Some day, Philly will be known for its independant comedy scene. But we can't do this simply with lots and lots of talented, hardworking local comedians — which we have in droves! More importantly, we need a city that cares about laughter. We need audience members. I've sat in entirely too many audiences as one of nine people, four of which were other comics, and the rest comedians' significant others. We need members of the general population willing to be entertained on a Thursday night — for like five bucks.
Director David O. Russell (The Fighter, Flirting with Disaster) left Philly a few weeks ago after wrapping the comic The Silver Linings Playbook. But there’s nothing funny about Bradley Cooper’s auteur pal’s next move. According to entertainment websites The Smoking Gun and The Wrap, there’s a police report claiming that Russell fondled the private parts of his transsexual, 19-year-old nephew Nicolas (also known as “Nicole”) Peloquin, the son of Russell's adoptive sister, Barbara Jane Peloquin. Nicole told a Broward County Sheriff's Office deputy that the assault happened in a Florida gym. Russell, who, in a police report called his nephew "dramatic," claims the touching incident was motivated by the nephew and was more of a hey-is-this-breast-larger-than-the-other sort of thing. Oy.
The upcoming winter months make many city dwellers go dormant, crawling up on their couches, posed for TV sitcoms and Netflix orders. But the Philadelphia Museum of Art (PMA) isn’t letting a little cold weather keep them down. The art house's 2012 Art After 5 schedule includes the usual jazz and rock lineup, but we're most excited for the three dance parties — each revolving around local photog Zoe Strauss. Here are a few Friday-night haps to keep an eye out for. All shows run from 5–8:45 p.m., free with museum admission, Philadelphia Museum of Art, 26th Street and Benjamin Franklin Parkway, 215-763-8100, philamuseum.org/artafter5.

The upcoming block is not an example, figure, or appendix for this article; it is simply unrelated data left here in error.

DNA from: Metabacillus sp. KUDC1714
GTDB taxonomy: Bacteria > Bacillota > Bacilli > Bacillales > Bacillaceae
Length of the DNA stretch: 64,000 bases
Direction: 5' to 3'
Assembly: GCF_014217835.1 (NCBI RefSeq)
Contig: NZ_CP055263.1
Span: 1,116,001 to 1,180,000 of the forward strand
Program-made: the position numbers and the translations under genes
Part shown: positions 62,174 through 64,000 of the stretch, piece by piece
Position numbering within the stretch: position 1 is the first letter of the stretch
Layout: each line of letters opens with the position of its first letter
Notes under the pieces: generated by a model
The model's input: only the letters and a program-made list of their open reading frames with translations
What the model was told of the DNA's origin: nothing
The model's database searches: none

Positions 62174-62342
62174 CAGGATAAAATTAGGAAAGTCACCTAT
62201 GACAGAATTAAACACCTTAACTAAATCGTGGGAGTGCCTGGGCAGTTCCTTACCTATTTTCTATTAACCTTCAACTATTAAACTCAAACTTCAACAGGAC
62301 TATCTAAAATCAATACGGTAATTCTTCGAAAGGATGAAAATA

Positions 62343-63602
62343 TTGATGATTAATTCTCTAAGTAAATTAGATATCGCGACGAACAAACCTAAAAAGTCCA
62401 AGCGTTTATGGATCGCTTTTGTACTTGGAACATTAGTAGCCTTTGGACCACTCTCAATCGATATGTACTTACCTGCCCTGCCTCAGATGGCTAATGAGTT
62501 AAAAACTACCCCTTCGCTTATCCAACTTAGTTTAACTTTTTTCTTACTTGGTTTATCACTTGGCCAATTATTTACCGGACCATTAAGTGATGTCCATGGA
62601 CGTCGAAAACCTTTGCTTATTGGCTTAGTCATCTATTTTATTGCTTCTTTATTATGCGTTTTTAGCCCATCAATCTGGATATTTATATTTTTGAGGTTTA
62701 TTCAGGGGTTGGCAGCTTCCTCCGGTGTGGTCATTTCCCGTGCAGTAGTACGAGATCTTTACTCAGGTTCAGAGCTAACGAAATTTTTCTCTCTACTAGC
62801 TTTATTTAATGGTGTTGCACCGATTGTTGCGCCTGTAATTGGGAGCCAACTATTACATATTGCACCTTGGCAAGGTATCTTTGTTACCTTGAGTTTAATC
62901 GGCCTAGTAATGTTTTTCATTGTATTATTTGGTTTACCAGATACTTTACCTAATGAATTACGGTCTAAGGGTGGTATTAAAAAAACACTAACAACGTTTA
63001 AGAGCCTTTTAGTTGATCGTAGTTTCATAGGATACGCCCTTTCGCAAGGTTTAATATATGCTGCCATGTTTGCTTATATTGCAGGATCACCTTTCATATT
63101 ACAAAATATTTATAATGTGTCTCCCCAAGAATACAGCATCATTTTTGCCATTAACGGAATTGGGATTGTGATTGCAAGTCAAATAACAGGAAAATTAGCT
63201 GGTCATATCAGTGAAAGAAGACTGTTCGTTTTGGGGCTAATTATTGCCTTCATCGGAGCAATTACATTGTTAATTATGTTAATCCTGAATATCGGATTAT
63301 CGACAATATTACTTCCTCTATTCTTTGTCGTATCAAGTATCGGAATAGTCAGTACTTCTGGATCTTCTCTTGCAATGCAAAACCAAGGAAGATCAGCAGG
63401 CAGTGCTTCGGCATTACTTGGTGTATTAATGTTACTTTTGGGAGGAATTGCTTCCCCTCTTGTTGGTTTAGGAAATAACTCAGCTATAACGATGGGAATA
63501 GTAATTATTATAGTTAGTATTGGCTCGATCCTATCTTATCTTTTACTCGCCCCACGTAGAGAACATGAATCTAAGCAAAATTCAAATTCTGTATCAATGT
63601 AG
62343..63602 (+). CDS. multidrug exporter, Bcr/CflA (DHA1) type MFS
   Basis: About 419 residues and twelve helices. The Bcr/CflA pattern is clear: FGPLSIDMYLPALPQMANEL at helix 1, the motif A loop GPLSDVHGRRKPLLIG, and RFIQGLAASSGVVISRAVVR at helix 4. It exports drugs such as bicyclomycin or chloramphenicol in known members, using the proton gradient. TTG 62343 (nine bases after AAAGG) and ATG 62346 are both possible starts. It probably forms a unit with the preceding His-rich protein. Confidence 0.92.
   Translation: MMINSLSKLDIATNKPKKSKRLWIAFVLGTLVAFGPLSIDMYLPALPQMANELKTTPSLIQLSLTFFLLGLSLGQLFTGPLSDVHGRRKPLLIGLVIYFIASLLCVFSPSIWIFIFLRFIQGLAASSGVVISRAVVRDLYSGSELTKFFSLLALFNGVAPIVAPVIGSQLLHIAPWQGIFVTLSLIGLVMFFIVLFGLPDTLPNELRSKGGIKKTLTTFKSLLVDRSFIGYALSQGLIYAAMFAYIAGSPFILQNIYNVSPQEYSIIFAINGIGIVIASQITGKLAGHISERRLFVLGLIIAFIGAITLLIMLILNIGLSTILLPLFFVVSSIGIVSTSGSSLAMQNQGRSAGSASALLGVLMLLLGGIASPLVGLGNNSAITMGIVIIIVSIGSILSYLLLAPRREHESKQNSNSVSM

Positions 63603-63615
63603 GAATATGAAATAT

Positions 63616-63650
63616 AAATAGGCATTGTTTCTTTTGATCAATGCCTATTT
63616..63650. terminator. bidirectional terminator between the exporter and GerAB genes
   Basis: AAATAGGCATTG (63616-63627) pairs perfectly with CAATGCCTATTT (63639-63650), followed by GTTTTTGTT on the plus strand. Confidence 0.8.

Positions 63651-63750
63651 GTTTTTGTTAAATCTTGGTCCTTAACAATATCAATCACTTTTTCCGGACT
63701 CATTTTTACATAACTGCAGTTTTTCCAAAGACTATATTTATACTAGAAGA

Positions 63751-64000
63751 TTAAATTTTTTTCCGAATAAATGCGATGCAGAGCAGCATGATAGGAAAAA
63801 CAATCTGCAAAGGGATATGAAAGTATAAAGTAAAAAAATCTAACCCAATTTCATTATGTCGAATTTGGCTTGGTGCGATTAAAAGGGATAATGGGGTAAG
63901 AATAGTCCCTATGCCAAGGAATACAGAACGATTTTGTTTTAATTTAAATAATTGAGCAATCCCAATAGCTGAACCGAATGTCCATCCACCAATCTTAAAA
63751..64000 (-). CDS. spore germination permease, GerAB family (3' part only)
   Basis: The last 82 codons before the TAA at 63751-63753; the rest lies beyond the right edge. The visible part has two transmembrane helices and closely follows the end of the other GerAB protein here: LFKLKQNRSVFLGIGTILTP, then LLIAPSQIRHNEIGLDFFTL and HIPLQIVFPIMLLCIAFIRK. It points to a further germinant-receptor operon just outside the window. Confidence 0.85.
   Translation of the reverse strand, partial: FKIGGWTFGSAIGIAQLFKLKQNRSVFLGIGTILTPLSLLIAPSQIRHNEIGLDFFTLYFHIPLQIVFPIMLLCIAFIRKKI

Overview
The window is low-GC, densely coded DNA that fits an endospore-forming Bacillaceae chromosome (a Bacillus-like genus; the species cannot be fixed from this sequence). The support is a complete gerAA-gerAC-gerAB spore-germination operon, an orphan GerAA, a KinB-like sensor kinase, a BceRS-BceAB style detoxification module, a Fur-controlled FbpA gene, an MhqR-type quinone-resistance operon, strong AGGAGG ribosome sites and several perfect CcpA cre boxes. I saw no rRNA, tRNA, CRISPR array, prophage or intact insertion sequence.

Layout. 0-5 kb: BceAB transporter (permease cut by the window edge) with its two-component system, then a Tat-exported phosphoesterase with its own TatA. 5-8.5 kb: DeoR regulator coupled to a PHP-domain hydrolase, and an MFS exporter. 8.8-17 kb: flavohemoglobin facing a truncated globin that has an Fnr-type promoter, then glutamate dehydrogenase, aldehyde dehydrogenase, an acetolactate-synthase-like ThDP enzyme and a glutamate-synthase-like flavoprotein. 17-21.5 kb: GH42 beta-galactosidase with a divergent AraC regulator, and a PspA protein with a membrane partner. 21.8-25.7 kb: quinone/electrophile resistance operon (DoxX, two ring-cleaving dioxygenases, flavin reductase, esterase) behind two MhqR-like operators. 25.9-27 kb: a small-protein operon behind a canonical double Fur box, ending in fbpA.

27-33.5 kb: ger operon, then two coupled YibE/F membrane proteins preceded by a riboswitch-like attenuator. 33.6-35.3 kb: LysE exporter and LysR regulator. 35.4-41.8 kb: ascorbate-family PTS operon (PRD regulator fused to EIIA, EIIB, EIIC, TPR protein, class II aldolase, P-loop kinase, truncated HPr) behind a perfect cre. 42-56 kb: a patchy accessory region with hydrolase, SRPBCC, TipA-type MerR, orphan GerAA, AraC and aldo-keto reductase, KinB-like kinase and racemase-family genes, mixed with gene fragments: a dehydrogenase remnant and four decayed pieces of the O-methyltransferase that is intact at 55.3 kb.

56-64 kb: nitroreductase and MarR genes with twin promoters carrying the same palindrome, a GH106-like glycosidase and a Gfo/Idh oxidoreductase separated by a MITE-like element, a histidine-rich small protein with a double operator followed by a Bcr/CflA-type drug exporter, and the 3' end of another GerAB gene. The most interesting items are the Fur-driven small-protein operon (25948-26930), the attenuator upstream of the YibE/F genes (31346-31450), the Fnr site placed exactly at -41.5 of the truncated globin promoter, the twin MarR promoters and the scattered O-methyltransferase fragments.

What can be considered a work of art in an age of mechanical reproduction? A damn fine cocktail, for one — which, thanks to an increased interest in mixology, may be the reason we’re (finally!) seeing a subtle decline on the PBR popularity scale. To feed (or rather, water) this trend, and just in time for a deep winter warm-up, the folks at Art in the Age of Mechanical Reproduction (AITA) have teamed with a group of local artisans on "Cultivating the Cocktail," a month-long exhibition of the tradition and craft behind the perfect mixed bev.
Participants will learn about the history of distillation and fermentation as they concoct delectably potent potables. Ingredients will include AITA’s signature spirits Root and Snap, and will be infused with the flavors of Philly’s own Gradman Bros' Revolution Cider, Spring Hills Farm organic maple syrup, and bitters (in flavors like wormwood aromatic and vanilla kumquat) from Hella Bitters of Brooklyn.
Opening reception tonight, 6-8 p.m., free, through Jan. 29, Art in the Age, 116 N. Third St., 215-922-2600, artintheage.com.